Episode 138 – The Moon

Listen to Episode 138 on PodBean, YouTube, iTunes, or whatever resource you associate with your favorite podcasts!

Earth is not alone as it glides through space; we have a cosmic companion, ever present, whose impact on life on Earth is inescapable. This episode, we discuss the deep history and profound influence of The Moon.

In the news
Pterosaurs’ feather-like structures were more colorful than we knew
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Deformed pollen might be a clue to ancient environmental stress
Early tetrapod had lizard-like long toes, perhaps for similar locomotion

Our Celestial Partner

Lots of planets have one or more moons; here on Earth, we have only one, and it is The Moon.

The Moon is quite large, with a diameter of ~3,400 km (2,100 mi), about a quarter the diameter of the Earth, making it one of the largest moons in the solar system, and the largest compared to its planet. The Moon’s orbit around, at an average of 384,000 km (238,000 mi) away, Earth takes 27.32 Earth days, and so does its rotation, such that the same side of the Moon always faces toward the planet.

Relationship between the Earth and Moon as the Moon makes a full revolution.
Image by Orion 8, CC BY-SA 3.0

But the Moon is not just an accessory to Earth. The Earth and the Moon are a system, each influencing the other, and so we can’t fully understand life on Earth without considering the Moon. For example, the gravitational influence of the Moon modifies the Earth’s geomagnetic fields, as well as the “wobble” of the Earth’s axis over thousands of years. Most nights on Earth are lit thanks to the Moon reflecting sunlight onto the dark side of our planet. And, of course, the pull of the Moon’s gravity creates the regular cycling of the tides here on Earth.

A simple diagram showing how the Moon’s gravity causes the ocean’s (blue) to bulge. This bulge follows the Moon around the Earth, creating our tides.
Image by Chiswick Chap, CC BY-SA 3.0

All life on Earth has evolved under the influence of the Moon, and many organisms today react to its presence. Some predators hunt more successfully in the light of the full moon, while some others fare better on moonless nights when their prey can’t see them coming. Many marine organisms spawn under the light of a full moon. Entire ecosystems have adapted to thrive in tidal zones which fluctuate between being submerged and exposed in response to the Moon’s gravitational pull. In Arctic seas, where sunlight can be absent for months, plankton rise and sink in response to moonlight instead of sunlight. And, of course, we humans have based our daily and monthly activities off of the cycles of the moon for thousands of years.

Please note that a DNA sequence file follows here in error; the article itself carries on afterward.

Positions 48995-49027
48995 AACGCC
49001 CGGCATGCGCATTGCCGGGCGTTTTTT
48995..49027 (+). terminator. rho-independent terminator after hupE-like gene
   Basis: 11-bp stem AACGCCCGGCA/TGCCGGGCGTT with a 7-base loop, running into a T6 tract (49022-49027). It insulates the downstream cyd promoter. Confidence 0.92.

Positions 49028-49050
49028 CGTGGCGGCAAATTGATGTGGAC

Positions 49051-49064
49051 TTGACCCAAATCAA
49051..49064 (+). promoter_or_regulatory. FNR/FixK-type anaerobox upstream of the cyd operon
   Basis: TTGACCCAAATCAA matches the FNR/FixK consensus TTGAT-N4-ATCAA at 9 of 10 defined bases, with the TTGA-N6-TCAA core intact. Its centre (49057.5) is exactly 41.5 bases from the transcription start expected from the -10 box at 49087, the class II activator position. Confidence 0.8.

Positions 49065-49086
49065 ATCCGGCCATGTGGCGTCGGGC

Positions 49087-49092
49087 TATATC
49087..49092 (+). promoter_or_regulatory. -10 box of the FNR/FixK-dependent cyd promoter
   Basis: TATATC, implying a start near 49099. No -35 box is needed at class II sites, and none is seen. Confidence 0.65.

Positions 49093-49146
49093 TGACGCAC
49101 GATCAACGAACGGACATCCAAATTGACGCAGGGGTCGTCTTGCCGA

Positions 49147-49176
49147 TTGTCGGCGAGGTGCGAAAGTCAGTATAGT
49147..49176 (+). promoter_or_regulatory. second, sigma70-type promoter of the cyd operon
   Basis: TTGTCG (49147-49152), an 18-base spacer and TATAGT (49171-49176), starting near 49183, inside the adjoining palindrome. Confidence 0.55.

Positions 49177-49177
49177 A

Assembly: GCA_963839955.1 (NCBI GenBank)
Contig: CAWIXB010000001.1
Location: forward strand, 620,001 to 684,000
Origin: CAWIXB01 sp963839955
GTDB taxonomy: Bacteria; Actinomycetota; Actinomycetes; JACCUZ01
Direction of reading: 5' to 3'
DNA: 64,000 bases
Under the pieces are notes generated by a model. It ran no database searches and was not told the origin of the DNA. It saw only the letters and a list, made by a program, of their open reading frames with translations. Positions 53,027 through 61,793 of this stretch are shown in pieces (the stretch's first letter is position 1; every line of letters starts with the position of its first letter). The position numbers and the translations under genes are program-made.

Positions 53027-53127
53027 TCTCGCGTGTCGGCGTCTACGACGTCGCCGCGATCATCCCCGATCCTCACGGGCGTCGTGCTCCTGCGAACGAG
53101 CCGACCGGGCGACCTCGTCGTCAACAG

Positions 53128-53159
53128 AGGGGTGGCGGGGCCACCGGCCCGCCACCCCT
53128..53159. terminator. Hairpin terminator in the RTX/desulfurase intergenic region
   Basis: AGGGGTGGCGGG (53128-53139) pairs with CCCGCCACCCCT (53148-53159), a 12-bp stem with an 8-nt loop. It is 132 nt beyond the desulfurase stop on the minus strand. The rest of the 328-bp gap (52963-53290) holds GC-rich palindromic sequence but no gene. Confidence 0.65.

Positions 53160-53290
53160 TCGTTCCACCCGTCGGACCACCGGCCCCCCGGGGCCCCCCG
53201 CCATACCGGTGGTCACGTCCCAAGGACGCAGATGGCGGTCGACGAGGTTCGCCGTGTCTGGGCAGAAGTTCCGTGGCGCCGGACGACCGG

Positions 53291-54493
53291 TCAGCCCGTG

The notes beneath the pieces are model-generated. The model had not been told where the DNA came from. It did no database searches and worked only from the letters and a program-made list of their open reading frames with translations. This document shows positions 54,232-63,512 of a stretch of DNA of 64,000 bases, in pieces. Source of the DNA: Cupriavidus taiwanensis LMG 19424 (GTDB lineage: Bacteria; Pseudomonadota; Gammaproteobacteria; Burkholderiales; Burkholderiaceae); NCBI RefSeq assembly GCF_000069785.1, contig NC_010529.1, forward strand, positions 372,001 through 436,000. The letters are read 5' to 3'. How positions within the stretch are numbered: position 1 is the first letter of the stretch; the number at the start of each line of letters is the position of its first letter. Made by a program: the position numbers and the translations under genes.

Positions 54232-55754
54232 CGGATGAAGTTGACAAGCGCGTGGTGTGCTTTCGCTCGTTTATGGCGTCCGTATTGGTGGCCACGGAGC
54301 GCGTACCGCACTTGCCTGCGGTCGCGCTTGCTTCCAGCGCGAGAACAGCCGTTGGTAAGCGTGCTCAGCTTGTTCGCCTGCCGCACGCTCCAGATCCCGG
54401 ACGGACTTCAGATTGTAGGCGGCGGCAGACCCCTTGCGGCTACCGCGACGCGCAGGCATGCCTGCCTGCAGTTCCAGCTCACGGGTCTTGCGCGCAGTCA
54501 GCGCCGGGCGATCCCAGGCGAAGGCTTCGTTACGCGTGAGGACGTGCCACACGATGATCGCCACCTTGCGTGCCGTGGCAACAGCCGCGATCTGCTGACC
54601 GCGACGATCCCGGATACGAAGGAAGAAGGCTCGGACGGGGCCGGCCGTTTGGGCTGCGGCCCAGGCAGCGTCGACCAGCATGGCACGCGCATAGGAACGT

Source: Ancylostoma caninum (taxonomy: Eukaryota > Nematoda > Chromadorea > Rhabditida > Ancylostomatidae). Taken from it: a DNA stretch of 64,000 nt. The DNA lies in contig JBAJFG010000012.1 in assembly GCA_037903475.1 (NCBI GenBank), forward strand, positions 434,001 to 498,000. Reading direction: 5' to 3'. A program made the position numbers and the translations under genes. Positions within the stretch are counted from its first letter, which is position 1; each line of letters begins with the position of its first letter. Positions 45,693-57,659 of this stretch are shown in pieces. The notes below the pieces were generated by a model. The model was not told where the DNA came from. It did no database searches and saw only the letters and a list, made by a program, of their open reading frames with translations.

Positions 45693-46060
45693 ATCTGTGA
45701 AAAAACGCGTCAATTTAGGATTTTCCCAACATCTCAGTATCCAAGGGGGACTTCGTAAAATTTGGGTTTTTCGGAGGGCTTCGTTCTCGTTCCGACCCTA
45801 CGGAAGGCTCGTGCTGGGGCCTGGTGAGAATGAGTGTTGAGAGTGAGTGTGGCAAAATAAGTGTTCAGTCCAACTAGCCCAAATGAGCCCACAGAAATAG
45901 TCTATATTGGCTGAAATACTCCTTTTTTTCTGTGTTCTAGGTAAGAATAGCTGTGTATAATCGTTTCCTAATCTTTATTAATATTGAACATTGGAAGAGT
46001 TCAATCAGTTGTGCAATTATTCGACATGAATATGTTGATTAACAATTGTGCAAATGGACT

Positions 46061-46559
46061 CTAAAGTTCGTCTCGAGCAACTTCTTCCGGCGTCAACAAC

Moonlight influences predator-prey dynamics here on Earth, either by providing light for predators to hunt by, or light that allows prey to keep a lookout. This can impact which nights are best for predators to go hunting, and which nights are best for prey to be active.
Left: Barred owl at night by Wing-Chi Poon, CC BY-SA 2.5
Right: Coral reef at night by Cory Doctorow, CC BY-SA 2.0

Earth and Moon Through Time

So far as we can tell, the Earth has basically always had a moon. The Moon seems to have formed around 4.5 billion years ago, while the Earth itself was still forming, and evidence suggests our moon’s birth was a violent event.

The most widely accepted hypothesis for the origin of the Moon is that a large object (or perhaps multiple objects) collided with the early Earth, creating a cloud of debris that ultimately clumped together to form the Moon.
Top: BOOM. Image from NASA.
Bottom: A simple representation of the giant-impact hypothesis by Citronade, CC BY-SA 4.0

That said, the Earth-Moon relationship has changed over time. Originally, the two bodies rotated independently, but as time has gone on, the Earth and Moon have been in a gravitational tug of war that has sapped rotational energy form both. Eventually, the Moon became tidally locked (that’s why we only ever see one side of it) and the Earth’s rotation continues to slow down to this day. These days, the Earth’s rotation slows by about 2 seconds every 100,000 years, and – as part of this same dynamic – the Moon drifts farther from the Earth by about 4cm per year. Thus, as we travel through Earth history, certain modern-day “rules,” such as the length of a day or the strength of the tides, have changed.

The changing Earth-Moon relationship can be recorded in fossils. These sections of bivalve rudist shell (Cretaceous) show daily, fortnightly, and yearly growth cycles, allowing researchers to (among other things) count the number of days in a Cretaceous year. Similar studies have been done with other ancient marine organisms, giving us a direct record of how day-length has changed over Earth history.
If you’re curious, this study finds that a Late Cretaceous day was only 23.5 hours long.
Image from de Winter et al. 2020

Featured image is The Moon by by Gregory H. Revera, CC BY-SA 3.0

More Moon

NASA Resources: The Moon; Tides; The Moon in Motion

Days are getting longer and the Moon is getting farther away

Tidal History and Future of the Earth-Moon Orbital System, 2021 (technical, open access)

The Moon and Life
The Moon’s influence on animals
Moonlight and coral spawning, 2021 (technical, open access)
Moonlight and plankton migration, 2016 (technical, open access)
Moonlight and larval fish growth, 2018 (technical, open access)
Moonlight and dung beetle navigation, 2019 (technical, open access)
The Cretaceous Day-Night cycle, 2020 (technical, open access)

Moon Origins:
The start of the Earth-Moon system, 2020 (technical)
A multiple-impact origin for the Moon, 2017 (technical, paywall)

A few fun videos we found:
When Will Earth Lock to the Moon?
What Happens if the Moon Crashes into Earth?
The Day the Dinosaurs Died (related to this episode’s Patron question!)

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